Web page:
February 17, 2023
Preface: During Black History Month, the Arboretum is collaborating with one of its local partners working in historically African American Chicago-area neighborhoods to highlight their important work supporting food education, fun in agriculture, and strengthening community.
By Natasha Nicholes, founder of We Sow We Grow
Sometimes, good things come from just being chatty. I’m not quite sure how my relationship with The Morton Arboretum began, but I know that an email from Brooke Pudar, adult learning programs specialist, in 2017 set a series of events into motion that one can only dream of getting through cold calling.
Let me back up for a minute, though. My name is Natasha Nicholes and I’m the founder and executive director of the We Sow We Grow Project, an educational urban farm seeking to bridge the connection between people and their food all while helping to grow them as gardeners. We’re headquartered in West Pullman, a community on the far South Side of Chicago.
Through Brooke, I was introduced to Aarón Siebert-Llera, the Arboretum’s director of inclusion. We formed a partnership based on a mutual interest: creating a welcoming space for folks from the city who often aren’t thought of as typical Arboretum visitors.
Having visited several times for work and pleasure, I know that the Arboretum is a space for peace, tranquility, and education. It’s exactly what our urban farm and extended community strives to be.
We first introduced our communities to each other when I taught my first class in a series of edible gardening workshops at the Arboretum before the pandemic—ah, how time flies. This workshop was co-taught by my daughter, Penelope, and we showed students how to create small ecosystems for their window sills using pop bottles. Our hope was to plant a seed of curiosity while also showing gardeners how to continue to harvest fresh basil until they could plant outdoors. There’s something about creating a growing space within the parameters of your ability, and our belief that everyone should be able to grow something held true that day.
Through that program, I’ve gone on to teach at the Arboretum each year, and each year I’m always so humbled by the folks who choose to attend my class. The questions are always profound and the fun is always in full supply. We’ve planted actual seeds in each of these workshops, and it has allowed me to grow as both a teacher and forever student. I’m grateful that in my position I’m still lucky enough to be able to provide resources and ways to connect our neighborhoods horticulturally.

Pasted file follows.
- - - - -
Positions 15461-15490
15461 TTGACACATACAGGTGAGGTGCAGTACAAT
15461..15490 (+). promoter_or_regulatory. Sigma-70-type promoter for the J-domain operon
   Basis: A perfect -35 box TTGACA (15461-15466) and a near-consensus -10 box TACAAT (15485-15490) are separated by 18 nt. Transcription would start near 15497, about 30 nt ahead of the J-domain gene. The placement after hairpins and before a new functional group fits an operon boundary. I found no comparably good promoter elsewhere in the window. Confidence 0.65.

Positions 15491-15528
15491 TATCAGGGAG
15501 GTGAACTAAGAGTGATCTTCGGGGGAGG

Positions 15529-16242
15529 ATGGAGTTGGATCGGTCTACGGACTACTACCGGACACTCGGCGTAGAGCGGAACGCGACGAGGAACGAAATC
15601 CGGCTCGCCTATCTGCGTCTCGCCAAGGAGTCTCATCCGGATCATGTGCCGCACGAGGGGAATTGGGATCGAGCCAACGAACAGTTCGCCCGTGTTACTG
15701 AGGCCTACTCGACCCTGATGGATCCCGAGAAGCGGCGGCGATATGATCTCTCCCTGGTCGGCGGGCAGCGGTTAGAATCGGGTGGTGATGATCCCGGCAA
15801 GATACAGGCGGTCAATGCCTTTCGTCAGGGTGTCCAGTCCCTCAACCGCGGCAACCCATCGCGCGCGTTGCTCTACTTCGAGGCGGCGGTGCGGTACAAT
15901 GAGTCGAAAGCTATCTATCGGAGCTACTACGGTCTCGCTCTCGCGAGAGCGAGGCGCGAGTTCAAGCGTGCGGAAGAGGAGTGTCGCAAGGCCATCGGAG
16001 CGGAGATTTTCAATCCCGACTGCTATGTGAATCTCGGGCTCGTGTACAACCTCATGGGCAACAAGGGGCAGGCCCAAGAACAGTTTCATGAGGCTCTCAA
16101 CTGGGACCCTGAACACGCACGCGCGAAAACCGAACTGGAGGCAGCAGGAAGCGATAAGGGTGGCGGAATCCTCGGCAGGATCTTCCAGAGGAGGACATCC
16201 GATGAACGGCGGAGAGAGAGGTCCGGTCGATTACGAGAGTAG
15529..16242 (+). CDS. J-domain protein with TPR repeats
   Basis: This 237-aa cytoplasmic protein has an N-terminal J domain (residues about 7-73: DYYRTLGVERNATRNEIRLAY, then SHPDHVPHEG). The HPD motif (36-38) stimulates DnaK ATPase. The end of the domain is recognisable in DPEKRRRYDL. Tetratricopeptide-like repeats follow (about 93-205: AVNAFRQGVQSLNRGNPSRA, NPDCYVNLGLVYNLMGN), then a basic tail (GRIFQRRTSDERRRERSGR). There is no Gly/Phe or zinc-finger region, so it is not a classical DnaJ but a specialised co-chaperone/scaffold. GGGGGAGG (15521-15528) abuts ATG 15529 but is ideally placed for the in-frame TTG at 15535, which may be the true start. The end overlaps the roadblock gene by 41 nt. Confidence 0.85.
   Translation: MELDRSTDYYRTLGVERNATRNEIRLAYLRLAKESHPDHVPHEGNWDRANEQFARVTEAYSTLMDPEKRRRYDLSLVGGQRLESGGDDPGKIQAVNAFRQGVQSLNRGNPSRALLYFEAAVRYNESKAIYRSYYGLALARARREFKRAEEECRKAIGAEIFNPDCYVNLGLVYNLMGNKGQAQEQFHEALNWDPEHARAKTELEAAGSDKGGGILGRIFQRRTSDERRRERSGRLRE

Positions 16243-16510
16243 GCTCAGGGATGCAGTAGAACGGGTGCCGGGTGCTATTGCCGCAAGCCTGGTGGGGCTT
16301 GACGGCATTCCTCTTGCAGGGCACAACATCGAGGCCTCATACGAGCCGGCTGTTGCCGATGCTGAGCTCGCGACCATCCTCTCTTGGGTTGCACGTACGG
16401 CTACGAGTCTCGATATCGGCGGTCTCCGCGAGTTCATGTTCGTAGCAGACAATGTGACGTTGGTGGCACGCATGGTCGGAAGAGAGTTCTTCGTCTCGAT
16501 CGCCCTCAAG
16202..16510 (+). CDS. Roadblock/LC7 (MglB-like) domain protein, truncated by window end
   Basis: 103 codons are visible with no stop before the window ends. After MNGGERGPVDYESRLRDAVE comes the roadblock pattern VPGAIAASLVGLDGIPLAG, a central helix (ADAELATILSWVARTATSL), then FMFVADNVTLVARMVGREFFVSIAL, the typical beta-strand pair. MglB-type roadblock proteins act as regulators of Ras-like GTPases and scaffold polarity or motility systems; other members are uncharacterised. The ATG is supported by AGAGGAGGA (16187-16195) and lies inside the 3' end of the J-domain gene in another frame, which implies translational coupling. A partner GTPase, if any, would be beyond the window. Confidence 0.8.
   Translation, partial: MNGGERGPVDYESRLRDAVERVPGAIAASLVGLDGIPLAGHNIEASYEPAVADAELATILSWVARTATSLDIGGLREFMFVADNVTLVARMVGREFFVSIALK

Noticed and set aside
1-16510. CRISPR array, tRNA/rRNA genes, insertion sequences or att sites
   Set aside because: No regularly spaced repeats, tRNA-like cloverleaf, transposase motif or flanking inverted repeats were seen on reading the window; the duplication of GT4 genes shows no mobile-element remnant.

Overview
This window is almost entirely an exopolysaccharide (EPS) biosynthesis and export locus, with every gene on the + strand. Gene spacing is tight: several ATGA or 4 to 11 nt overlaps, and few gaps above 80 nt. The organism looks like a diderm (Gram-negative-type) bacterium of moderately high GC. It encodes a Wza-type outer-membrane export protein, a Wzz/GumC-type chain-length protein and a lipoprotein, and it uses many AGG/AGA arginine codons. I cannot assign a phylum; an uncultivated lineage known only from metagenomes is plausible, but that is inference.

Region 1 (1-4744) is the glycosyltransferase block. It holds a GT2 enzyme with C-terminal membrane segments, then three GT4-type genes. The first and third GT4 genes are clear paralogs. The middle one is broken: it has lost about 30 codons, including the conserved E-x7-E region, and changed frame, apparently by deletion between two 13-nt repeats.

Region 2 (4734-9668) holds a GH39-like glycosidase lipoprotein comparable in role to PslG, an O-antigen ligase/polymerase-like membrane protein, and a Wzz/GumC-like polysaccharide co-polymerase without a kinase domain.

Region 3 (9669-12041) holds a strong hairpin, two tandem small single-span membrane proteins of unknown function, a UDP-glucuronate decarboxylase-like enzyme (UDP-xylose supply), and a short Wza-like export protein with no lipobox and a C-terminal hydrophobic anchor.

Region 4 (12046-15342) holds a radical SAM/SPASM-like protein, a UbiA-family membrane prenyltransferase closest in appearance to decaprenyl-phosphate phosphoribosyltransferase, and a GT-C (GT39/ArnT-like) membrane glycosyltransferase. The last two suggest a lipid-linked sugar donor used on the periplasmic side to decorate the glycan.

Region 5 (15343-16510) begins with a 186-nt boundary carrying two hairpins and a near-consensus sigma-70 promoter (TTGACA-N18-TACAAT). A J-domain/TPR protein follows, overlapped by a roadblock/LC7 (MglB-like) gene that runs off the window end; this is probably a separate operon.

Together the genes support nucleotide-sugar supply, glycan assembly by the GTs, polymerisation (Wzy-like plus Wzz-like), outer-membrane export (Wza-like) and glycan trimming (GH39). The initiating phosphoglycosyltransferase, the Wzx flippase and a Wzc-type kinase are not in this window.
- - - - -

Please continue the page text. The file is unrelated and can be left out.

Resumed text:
The partnership doesn’t stop there! In 2021, we hosted our inaugural We Sow We Grow Community Day for Illumination: Tree Lights at The Morton Arboretum, and those who attended loved it. We’re still figuring out how to increase the number of folks who get to experience this yearly event. However, watching as the children took in the lights and the music, and the fact that we did this very likely past their bedtimes, puts the biggest smile on my face.
Most often, the folks that we talk to have heard of the Arboretum, but don’t think that they will be able to get there. The nearest train connection from Chicago drops us off 1.5 miles away from the Arboretum, which wasn’t practical for our group. So we arranged for carpools and meetups to get everyone out, and the rest is history. We Sow We Grow is looking into options for involving more community members throughout the city this year so we can maximize this experience and take a large group photo for our third annual community gathering.
While planning our 2023 programming, we were happy to know that we could add the Arboretum to our community partner list. Connecting the city to this gem we have in the western suburbs is one of my joys. Having been able to consistently visit since 2013 has only increased the connection that I have with horticulture, and I have respect for nature being a great resource for the health and well-being of everyone. It’s only natural that The Morton Arboretum becomes a facet of the We Sow We Grow project.